One of the most wonderful aspects of both of J.J. Abrams’s ‘Star Trek’ films has always been the fantastic re-casting of each of the classic characters. In the 2009 film, a heartwarming standout among that cast was Anton Yelchin’s turn as the brilliant, kind and wonderfully resourceful Pavel Chekov. In the wake of the devastating news of the young actor’s passing, here’s why Yelchin’s performance made him unique and totally irreplaceable.
While Yelchin’s work in Fright Night, Only Lovers Left Alive, Green Room and more is all excellent, he will undoubtedly be remembered for Star Trek. And for fans like me, that performance probably comes down to a very specific and memorable moment in the first film when Yelchin’s Chekov exclaims “I can do that!”
The scene is all about having to beam up Kirk while he’s falling in midair to his certain doom. It’s going to take some complicated in-the-head-seat-of-the-pants computations, and Chekov knows he’s the only person who can figure it out. After he repeats “I can do that!” we see him bounding through the halls of the Enterprise quipping “MOVE MOVE MOVE!”
This is great for the apparent reason that it’s really funny, but the way Yelchin plays it is with energetic innocence and confidence. There’s nothing cynical or cloying about his interpretation of the character. He simply plays an extremely talented and hyper young guy who is totally awesome but isn’t entirely aware of it. Yelchin’s Chekov is a sweet savant who completely earns the label in the film as the “Russian wiz kid.”
Just like the venerable Walter Koenig who originated the role of the Russian navigator; Yelchin was in fact of Russian decent, providing cultural consistency to Chekov. And while Chekov is technically a secondary character, what connects in Yelchin’s performance is the simple conveyance of kindness combined with energy. In the outpouring of condolences from Hollywood, this notion of Yelchin’s energy was repeated by Justin Lin mentioning his “enthusiasm,” John Cho calling him “courageous,” J.J. Abrams saying he was “funny as hell,” and on and on. What becomes clear here is that in many ways it seems like Yelchin’s youthful, funny, kind and quick Pavel Chekov was in some ways, a reflection of what those around him seemed to love so much.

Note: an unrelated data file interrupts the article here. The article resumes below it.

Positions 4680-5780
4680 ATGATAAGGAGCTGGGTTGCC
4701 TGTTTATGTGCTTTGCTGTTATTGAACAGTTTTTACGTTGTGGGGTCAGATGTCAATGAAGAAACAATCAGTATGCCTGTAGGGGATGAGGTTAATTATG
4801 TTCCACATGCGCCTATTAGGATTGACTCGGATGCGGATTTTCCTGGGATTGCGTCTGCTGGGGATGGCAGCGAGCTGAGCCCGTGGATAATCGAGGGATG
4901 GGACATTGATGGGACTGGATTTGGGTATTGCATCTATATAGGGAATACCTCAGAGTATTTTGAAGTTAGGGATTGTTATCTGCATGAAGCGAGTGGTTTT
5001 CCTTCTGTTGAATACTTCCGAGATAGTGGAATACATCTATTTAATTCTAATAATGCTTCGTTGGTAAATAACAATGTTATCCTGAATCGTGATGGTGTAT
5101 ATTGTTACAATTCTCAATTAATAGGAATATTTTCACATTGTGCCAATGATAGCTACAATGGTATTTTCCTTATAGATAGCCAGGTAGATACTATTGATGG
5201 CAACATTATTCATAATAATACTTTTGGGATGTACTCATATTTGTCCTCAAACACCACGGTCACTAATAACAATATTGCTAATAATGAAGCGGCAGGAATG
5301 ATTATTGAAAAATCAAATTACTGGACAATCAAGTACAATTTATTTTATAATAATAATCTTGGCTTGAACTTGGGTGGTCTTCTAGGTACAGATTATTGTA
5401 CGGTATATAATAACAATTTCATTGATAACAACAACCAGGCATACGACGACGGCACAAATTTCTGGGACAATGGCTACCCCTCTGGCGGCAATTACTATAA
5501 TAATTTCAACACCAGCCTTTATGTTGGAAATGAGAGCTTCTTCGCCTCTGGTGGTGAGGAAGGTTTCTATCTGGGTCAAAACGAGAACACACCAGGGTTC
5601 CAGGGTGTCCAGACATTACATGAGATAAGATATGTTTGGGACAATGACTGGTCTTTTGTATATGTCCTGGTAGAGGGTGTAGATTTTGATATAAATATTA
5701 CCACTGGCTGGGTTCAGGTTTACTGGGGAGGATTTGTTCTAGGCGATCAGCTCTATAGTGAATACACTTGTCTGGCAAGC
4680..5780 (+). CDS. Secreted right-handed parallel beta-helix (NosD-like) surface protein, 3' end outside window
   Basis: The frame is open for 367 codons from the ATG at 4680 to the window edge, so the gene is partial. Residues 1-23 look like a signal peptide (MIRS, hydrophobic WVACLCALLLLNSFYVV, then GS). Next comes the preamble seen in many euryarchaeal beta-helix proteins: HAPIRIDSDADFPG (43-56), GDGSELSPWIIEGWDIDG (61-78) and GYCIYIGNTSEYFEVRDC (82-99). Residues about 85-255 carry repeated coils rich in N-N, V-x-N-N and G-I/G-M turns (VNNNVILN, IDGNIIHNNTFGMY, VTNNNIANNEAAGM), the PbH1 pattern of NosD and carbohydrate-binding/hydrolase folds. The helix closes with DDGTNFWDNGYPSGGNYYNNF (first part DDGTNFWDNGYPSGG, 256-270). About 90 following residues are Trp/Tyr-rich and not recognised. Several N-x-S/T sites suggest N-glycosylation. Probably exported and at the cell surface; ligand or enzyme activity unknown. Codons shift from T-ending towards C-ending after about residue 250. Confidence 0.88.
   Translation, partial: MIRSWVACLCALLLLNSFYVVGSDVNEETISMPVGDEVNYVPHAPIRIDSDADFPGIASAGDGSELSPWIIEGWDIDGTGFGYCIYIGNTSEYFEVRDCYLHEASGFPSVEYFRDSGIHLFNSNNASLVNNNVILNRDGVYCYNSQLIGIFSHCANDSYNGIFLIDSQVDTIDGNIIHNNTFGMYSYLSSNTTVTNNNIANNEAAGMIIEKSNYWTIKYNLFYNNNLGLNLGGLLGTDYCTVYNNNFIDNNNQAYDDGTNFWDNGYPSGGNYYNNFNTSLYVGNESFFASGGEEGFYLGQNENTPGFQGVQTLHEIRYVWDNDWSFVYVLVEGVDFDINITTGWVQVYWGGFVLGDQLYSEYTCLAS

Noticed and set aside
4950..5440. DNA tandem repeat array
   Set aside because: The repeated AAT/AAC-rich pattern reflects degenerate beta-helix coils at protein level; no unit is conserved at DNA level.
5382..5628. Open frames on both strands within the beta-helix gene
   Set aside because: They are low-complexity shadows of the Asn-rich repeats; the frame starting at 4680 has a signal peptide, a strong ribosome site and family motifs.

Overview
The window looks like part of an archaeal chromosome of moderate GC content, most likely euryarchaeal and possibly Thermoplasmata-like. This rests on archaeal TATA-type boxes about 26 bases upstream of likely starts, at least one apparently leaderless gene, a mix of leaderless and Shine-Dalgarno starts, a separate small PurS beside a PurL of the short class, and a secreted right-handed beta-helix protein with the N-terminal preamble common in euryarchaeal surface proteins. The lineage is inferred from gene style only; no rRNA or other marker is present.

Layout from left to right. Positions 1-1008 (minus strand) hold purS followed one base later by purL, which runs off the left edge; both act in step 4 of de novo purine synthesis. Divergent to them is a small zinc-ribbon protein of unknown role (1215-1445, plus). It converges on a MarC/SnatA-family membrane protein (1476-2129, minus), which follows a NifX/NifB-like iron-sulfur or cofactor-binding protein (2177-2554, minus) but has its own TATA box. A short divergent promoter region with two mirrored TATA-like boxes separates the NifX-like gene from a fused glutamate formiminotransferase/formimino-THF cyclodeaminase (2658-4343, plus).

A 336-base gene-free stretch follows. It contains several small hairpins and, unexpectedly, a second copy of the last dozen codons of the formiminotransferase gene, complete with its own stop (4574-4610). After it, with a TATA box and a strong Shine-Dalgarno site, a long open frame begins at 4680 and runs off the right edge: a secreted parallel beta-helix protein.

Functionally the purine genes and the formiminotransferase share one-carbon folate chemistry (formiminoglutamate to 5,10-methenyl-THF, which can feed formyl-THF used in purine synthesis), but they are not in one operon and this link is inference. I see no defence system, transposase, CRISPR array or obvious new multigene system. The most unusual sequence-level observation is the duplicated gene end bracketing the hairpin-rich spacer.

During an interview with Leonard Maltin back in 2008, Yelchin demonstrates his excitement for playing the character, but also his desire to do something “new.” The way he comes across in this – and basically all of his other interviews – isn’t rehearsed or stilted, but not unprofessional either. He’s the smart, nice guy in the room, and he knows that he’s totally the person for the job.
In all forms of storytelling, it’s good to have variety. As a modern mythological juggernaut, Star Trek’s strength has often been in its diversity of characters. And the inspirational thing about Anton Yelchin’s portrayal of Chekov was it reminded audiences and Star Trek fans how to be talented, intelligent, dashing and kind all in the same moment. For that, Yelchin will never be forgotten.